The system can scan any license plate – whether on the vehicle of a criminal or law-abiding citizen – that passes in front of the cameras.

“A license plate is actually the property of the state of Pennsylvania,” said City Manager Kristen Denne.

“It’s on the outside of your car. I don’t feel it’s an infringement on privacy. All of the operators that will be utilizing this particular car, this technology will be specially trained and also will be following procedures and protocol on that.”

Dave Sutor is a reporter for The Tribune-Democrat. Follow him on Twitter at

Text Only | Photo Reprints
Local News
  • Denne, Williams & Stanton Records hearing scheduled

    A Cambria County judge will consider complaints filed by two Johnstown residents seeking documents related to the city’s municipal waste water operation at hearing at the end of this month.

    April 18, 2014 1 Photo

  • Sen. Bob Casey Casey targets heroin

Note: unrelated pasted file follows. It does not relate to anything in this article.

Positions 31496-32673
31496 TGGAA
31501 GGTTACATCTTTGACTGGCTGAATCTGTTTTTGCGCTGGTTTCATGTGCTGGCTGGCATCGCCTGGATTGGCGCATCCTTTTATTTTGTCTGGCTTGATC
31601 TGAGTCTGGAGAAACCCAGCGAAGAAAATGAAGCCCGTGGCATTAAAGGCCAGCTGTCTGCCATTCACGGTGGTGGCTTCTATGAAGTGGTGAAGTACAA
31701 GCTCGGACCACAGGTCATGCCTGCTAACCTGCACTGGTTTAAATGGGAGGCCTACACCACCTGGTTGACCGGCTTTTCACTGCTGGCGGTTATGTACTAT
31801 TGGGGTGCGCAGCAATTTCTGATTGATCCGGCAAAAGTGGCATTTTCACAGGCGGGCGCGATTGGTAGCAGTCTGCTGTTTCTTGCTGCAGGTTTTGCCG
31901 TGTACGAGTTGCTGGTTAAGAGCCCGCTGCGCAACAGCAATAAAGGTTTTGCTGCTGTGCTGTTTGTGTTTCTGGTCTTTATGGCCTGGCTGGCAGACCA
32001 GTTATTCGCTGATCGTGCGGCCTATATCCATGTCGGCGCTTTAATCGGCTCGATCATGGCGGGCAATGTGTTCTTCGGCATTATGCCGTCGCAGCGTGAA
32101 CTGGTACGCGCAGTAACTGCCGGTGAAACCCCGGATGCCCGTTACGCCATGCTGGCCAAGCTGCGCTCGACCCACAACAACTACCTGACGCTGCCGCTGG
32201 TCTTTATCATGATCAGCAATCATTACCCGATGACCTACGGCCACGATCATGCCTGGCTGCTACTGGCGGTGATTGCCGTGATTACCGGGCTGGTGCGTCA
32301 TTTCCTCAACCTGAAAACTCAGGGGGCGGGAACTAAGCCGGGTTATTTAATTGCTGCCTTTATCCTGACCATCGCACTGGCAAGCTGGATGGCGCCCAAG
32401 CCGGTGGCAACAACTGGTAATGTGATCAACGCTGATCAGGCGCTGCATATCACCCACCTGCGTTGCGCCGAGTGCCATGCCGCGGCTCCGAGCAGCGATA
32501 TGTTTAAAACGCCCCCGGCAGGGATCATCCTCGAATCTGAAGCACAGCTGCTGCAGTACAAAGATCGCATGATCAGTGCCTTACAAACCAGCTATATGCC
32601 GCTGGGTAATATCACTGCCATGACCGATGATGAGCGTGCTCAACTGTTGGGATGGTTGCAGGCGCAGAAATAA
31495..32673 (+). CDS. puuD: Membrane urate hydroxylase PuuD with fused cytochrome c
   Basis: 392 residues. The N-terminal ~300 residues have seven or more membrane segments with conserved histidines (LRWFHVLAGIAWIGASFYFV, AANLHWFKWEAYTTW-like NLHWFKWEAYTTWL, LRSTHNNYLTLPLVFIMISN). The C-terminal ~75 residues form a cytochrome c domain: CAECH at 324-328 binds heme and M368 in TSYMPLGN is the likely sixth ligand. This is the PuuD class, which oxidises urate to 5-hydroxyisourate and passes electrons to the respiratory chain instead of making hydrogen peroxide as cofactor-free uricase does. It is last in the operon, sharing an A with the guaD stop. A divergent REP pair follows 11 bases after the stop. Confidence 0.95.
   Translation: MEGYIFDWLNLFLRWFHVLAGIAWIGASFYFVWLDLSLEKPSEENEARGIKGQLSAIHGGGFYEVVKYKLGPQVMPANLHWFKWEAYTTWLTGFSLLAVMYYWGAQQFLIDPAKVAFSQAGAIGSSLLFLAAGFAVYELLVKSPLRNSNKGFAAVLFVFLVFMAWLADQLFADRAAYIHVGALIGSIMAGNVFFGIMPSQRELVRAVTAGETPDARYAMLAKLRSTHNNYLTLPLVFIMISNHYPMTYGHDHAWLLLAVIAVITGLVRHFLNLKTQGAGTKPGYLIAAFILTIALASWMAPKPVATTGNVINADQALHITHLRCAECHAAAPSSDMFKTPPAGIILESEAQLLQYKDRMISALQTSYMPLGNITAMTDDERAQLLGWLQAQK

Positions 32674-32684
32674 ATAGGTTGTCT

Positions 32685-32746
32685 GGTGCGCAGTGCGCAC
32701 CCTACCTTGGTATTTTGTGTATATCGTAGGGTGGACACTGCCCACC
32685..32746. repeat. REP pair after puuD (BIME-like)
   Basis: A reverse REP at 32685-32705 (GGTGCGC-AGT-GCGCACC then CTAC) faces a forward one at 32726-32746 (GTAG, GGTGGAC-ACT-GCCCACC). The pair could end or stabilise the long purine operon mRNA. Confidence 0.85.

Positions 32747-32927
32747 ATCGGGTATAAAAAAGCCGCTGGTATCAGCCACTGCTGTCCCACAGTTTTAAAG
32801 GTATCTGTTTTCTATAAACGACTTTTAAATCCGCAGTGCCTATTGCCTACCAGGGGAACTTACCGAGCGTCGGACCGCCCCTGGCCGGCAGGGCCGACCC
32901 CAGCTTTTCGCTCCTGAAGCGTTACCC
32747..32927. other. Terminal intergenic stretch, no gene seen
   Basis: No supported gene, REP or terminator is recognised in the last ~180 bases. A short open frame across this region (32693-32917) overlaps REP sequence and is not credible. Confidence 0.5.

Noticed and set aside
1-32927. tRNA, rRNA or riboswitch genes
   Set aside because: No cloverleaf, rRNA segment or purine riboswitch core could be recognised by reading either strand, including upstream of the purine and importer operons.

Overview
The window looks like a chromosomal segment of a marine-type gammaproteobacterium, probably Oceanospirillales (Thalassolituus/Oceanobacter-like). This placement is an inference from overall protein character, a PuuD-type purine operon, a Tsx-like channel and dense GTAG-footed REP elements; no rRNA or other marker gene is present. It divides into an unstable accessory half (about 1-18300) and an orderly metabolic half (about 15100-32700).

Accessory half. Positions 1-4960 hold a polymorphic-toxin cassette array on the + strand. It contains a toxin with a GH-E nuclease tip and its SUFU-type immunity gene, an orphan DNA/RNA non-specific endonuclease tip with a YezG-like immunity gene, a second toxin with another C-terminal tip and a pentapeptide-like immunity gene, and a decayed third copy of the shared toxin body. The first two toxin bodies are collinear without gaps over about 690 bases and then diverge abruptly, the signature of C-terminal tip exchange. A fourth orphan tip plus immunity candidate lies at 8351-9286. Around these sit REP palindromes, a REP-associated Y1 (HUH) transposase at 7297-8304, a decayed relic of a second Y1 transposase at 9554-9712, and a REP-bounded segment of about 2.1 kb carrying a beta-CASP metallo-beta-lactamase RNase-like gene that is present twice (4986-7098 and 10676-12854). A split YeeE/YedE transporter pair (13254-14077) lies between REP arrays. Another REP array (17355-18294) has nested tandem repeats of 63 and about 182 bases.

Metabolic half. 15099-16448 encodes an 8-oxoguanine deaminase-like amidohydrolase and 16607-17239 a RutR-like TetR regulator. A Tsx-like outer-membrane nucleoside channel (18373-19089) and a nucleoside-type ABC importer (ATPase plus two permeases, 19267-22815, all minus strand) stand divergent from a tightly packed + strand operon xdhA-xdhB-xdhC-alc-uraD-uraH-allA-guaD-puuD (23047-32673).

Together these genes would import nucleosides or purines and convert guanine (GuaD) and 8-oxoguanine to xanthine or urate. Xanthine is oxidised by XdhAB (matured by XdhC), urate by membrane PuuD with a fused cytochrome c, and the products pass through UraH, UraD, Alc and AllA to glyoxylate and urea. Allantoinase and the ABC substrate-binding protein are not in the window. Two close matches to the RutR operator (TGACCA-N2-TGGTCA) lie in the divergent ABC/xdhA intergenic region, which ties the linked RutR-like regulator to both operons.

The heroin trade has brought addiction, death, violence and theft to Johnstown and other Pennsylvania communities.
    Figuring out how to deal with those issues is difficult for local, state and federal officials.

    April 18, 2014 1 Photo

  • Drive-in to open with high-tech projector

    Drive-in movie theaters and the term “state of the art” seldom share the same sentence.
    But that will soon be the case for the Silver Drive-In, it’s owner said. The Scalp Avenue site, often marketed as a nostalgic summer night escape, soon will boast a high-end projector capable of displaying the latest and greatest blockbusters in razor sharp high-definition, theater owner Rick Rosco said.

    April 18, 2014

  • Sheetz work underway